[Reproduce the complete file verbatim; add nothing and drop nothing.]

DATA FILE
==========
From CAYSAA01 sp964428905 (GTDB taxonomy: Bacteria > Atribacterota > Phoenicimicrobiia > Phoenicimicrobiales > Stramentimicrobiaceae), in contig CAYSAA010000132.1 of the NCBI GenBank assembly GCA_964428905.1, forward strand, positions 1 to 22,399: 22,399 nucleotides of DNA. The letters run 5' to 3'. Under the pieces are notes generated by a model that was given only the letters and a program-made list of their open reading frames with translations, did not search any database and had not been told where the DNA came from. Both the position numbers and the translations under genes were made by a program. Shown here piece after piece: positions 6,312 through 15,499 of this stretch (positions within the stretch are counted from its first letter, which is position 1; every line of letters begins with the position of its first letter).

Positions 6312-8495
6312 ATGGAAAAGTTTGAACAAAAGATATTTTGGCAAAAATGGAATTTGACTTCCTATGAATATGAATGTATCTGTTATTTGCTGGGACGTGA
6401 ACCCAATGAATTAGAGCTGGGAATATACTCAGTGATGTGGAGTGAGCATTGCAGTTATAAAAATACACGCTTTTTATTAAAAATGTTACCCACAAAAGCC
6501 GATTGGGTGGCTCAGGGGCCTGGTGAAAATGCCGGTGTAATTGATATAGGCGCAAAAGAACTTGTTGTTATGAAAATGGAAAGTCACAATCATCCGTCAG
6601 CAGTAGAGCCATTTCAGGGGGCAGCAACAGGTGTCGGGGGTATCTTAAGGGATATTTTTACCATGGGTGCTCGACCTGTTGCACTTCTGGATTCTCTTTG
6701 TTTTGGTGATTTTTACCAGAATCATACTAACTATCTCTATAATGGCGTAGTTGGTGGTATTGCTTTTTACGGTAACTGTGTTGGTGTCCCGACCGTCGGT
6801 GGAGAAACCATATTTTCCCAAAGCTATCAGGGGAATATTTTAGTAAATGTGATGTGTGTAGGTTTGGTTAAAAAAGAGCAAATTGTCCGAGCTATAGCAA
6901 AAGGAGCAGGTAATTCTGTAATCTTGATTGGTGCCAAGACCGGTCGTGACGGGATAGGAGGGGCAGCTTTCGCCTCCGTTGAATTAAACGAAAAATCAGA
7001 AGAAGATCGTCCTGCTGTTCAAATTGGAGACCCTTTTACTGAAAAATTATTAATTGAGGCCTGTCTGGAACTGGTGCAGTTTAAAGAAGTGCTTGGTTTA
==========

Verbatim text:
From CAYSAA01 sp964428905 (GTDB taxonomy: Bacteria > Atribacterota > Phoenicimicrobiia > Phoenicimicrobiales > Stramentimicrobiaceae), in contig CAYSAA010000132.1 of the NCBI GenBank assembly GCA_964428905.1, forward strand, positions 1 to 22,399: 22,399 nucleotides of DNA. The letters run 5' to 3'. Under the pieces are notes generated by a model that was given only the letters and a program-made list of their open reading frames with translations, did not search any database and had not been told where the DNA came from. Both the position numbers and the translations under genes were made by a program. Shown here piece after piece: positions 6,312 through 15,499 of this stretch (positions within the stretch are counted from its first letter, which is position 1; every line of letters begins with the position of its first letter).

Positions 6312-8495
6312 ATGGAAAAGTTTGAACAAAAGATATTTTGGCAAAAATGGAATTTGACTTCCTATGAATATGAATGTATCTGTTATTTGCTGGGACGTGA
6401 ACCCAATGAATTAGAGCTGGGAATATACTCAGTGATGTGGAGTGAGCATTGCAGTTATAAAAATACACGCTTTTTATTAAAAATGTTACCCACAAAAGCC
6501 GATTGGGTGGCTCAGGGGCCTGGTGAAAATGCCGGTGTAATTGATATAGGCGCAAAAGAACTTGTTGTTATGAAAATGGAAAGTCACAATCATCCGTCAG
6601 CAGTAGAGCCATTTCAGGGGGCAGCAACAGGTGTCGGGGGTATCTTAAGGGATATTTTTACCATGGGTGCTCGACCTGTTGCACTTCTGGATTCTCTTTG
6701 TTTTGGTGATTTTTACCAGAATCATACTAACTATCTCTATAATGGCGTAGTTGGTGGTATTGCTTTTTACGGTAACTGTGTTGGTGTCCCGACCGTCGGT
6801 GGAGAAACCATATTTTCCCAAAGCTATCAGGGGAATATTTTAGTAAATGTGATGTGTGTAGGTTTGGTTAAAAAAGAGCAAATTGTCCGAGCTATAGCAA
6901 AAGGAGCAGGTAATTCTGTAATCTTGATTGGTGCCAAGACCGGTCGTGACGGGATAGGAGGGGCAGCTTTCGCCTCCGTTGAATTAAACGAAAAATCAGA
7001 AGAAGATCGTCCTGCTGTTCAAATTGGAGACCCTTTTACTGAAAAATTATTAATTGAGGCCTGTCTGGAACTGGTGCAGTTTAAAGAAGTGCTTGGTTTA